Female offenders in Canada, 2017
Overall, females account for a smaller proportion of offenders in Canada and the types of offences they commit are often less serious in nature relative to their male counterparts. For example, females are more often accused of property crime than violent crime. A greater understanding of crimes committed by females can inform criminal justice policies and programs.
New data from the Juristat article released today, "Female offenders in Canada, 2017," provide insights into the kinds of crimes of which females are accused, the age of offenders, case outcomes, and the rate for female offenders by province and territory.
Females account for one in four people accused of police-reported crime
In 2017, there were more than 942,000 accused identified in a criminal offence, according to police-reported data (this number could include individuals who were accused in more than one incident). Of this number, one in four (25%) was a woman or girl—a proportion that did not vary much between the provinces and territories.
Similar to males, the territories recorded the highest rates for female offenders in the country: Nunavut (26,009 per 100,000 females), the Northwest Territories (21,847 per 100,000) and Yukon (10,375 per 100,000). Among the provinces, rates were highest in Saskatchewan (4,763 per 100,000 females) and Manitoba (3,426 per 100,000).
Property crime is the most common offence committed by females, especially youth
About 211,000 females were accused of committing a Criminal Code offence (excluding drug violations and other federal statute violations) in 2017, with almost 4 in 10 (39%) accused of a property crime. Among females, the rate of property crime offences was highest for girls aged 12 to 17, and declined as age increased.
For property offences, females were most often accused of shoplifting $5,000 and under; mischief; and theft of $5,000 and under—relatively minor crimes. Of note, the same was true for their male counterparts.
Violent crime less prevalent among females, physical assault most common violent offence
Among females accused of a crime in 2017, nearly one-quarter (24%) were accused of a violent crime, with the majority (70%) of these related to physical assault (levels 1, 2 and 3). In comparison, the proportion of males accused of a violent offence was slightly higher (28%).
Fewer females were accused of sexual offences, accounting for 3% of people accused of sexual assault and 4% of those accused of a sexual violation against a child.
When it came to the relationship between the victim and accused, the victims of female violent crime were most often an intimate partner (36%) or a casual acquaintance (22%). Fewer victims were strangers (12%), a proportion slightly lower than for victims of male offenders (15%).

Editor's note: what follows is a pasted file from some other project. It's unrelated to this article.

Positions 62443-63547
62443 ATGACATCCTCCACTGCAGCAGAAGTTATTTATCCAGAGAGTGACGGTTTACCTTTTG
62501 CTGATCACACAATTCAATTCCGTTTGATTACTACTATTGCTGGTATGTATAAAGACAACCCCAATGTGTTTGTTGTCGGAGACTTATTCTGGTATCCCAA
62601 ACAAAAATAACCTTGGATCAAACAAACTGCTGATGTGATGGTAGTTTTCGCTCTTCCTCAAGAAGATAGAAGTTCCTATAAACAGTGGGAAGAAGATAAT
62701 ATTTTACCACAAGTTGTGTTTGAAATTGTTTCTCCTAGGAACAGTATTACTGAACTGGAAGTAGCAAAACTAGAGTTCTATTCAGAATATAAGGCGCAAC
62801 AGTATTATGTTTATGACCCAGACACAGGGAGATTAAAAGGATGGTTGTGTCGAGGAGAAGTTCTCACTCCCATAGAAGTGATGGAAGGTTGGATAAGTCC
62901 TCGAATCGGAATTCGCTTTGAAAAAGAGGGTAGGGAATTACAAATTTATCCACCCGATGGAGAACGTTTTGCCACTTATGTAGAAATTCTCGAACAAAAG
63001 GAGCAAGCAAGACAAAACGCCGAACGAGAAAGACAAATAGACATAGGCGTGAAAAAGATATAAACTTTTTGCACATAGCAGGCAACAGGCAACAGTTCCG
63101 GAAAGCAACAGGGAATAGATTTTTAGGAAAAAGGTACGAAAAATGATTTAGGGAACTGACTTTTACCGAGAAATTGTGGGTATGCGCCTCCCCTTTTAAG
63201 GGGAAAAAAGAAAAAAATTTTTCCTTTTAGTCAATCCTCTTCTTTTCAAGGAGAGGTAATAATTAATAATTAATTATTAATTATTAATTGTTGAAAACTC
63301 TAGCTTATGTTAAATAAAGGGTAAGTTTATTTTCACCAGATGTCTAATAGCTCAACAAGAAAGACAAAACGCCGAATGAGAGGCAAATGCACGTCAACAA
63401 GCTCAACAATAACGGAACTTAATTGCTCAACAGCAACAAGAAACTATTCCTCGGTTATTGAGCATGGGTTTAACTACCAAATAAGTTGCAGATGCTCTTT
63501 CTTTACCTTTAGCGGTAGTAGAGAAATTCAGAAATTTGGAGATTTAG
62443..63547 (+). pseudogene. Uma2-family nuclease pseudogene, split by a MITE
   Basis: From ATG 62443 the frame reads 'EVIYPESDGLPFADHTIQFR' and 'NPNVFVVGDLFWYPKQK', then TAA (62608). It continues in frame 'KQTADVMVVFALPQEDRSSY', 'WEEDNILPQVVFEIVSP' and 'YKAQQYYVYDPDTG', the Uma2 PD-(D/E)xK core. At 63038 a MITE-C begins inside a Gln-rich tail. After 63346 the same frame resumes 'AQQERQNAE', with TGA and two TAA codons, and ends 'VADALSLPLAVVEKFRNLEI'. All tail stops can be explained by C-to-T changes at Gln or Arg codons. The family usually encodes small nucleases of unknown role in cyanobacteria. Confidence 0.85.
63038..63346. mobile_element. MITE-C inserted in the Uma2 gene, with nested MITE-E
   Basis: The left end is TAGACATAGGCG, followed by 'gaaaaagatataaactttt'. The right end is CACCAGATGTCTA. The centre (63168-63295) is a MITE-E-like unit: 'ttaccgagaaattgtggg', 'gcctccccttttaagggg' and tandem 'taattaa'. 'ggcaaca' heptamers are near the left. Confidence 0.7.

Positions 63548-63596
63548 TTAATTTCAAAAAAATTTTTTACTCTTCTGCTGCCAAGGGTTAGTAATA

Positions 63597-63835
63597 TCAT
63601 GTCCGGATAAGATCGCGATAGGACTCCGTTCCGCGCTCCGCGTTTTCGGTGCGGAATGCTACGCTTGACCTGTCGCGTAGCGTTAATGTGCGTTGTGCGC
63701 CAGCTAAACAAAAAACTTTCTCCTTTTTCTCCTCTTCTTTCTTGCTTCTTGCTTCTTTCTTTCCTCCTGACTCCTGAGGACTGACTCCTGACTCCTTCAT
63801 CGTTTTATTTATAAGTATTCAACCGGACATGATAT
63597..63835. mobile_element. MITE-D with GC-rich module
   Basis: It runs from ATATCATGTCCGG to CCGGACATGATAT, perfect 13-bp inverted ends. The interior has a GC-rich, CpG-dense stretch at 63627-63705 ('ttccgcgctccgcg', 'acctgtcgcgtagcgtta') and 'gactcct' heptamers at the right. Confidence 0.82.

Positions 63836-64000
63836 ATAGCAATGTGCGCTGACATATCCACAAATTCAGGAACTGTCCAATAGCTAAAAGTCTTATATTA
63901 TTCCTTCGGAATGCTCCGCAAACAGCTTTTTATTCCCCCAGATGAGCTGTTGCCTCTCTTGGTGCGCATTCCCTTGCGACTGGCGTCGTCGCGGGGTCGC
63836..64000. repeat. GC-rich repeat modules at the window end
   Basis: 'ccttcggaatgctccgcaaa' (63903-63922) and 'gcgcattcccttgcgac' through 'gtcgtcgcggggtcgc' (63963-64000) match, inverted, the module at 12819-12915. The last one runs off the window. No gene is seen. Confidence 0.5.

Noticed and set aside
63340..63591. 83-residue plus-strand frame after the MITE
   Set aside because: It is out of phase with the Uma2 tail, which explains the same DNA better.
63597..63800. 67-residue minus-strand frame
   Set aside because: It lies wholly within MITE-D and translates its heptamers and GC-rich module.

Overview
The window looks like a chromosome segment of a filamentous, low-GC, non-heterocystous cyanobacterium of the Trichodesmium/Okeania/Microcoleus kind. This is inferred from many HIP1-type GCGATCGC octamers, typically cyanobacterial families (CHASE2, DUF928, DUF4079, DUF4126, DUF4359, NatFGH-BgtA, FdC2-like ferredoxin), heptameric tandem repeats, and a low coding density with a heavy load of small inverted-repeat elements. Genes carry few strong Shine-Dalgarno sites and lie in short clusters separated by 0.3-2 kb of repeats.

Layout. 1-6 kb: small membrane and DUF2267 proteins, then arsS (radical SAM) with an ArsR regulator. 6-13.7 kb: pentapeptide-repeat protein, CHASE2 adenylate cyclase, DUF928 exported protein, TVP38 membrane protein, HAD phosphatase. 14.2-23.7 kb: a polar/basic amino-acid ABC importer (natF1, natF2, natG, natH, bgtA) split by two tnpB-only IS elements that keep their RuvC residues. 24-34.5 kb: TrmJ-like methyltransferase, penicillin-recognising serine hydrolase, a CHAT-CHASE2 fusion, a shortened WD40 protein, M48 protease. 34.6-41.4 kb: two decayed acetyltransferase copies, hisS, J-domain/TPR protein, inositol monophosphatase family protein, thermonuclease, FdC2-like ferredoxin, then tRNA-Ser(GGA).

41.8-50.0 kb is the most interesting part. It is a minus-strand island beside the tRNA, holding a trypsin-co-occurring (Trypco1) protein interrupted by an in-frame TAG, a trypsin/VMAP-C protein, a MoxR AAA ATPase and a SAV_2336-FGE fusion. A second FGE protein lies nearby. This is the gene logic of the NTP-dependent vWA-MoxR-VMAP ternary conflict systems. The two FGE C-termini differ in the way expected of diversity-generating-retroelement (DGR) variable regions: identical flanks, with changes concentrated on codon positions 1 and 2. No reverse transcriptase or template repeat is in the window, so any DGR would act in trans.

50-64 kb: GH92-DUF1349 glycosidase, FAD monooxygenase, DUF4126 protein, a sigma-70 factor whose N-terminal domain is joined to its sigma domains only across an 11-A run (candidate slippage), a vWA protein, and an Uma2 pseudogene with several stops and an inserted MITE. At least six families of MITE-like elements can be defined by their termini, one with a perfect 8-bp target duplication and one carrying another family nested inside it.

Relatively few completed adult criminal court cases involve a female accused
About one-fifth of cases completed in adult criminal court in 2015/2016 involved a female accused, similar to youth court cases (19%).
About half of property crime cases involving an adult female accused resulted in a guilty decision, compared with about two-thirds (65%) of cases involving a male accused. For females, court cases involving fraud were the most likely to result in a guilty verdict (61%).
Violent crime cases involving a female accused were more likely to be stayed or withdrawn (51%) than to receive a guilty verdict (40%). By comparison, over half of cases involving a male accused resulted in a guilty decision (52%), while a smaller percentage (38%) were stayed or withdrawn.
While violent offence cases involving an adult male accused more often resulted in a guilty verdict than cases involving a female accused, this was not the case for sexual assaults, where females (45%) were slightly more likely to be found guilty than males (44%).
Females were about half as likely (22%) as males (39%) to be sentenced to custody for violent crimes. Instead, they were more likely to receive a monetary fine or another type of sentence such as absolute or conditional discharge, a suspended sentence or community service.
Note to readers
The Juristat article "Female offenders in Canada, 2017" uses data from the Incident-based Uniform Crime Reporting Survey, the Homicide Survey, the General Social Survey on Canadians' Safety (Victimization) and the Integrated Criminal Courts Survey. It presents the most current data on the nature and extent of female offending in Canada, as well as trends over time.
The article "Female offenders in Canada, 2017" is now available as part of the publication Juristat (85-002-X).
For more information, or to enquire about the concepts, methods or data quality of this release, contact us (toll-free 1-800-263-1136; 514-283-8300; STATCAN.infostats-infostats.STATCAN@canada.ca) or Media Relations (613-951-4636; STATCAN.mediahotline-ligneinfomedias.STATCAN@canada.ca).
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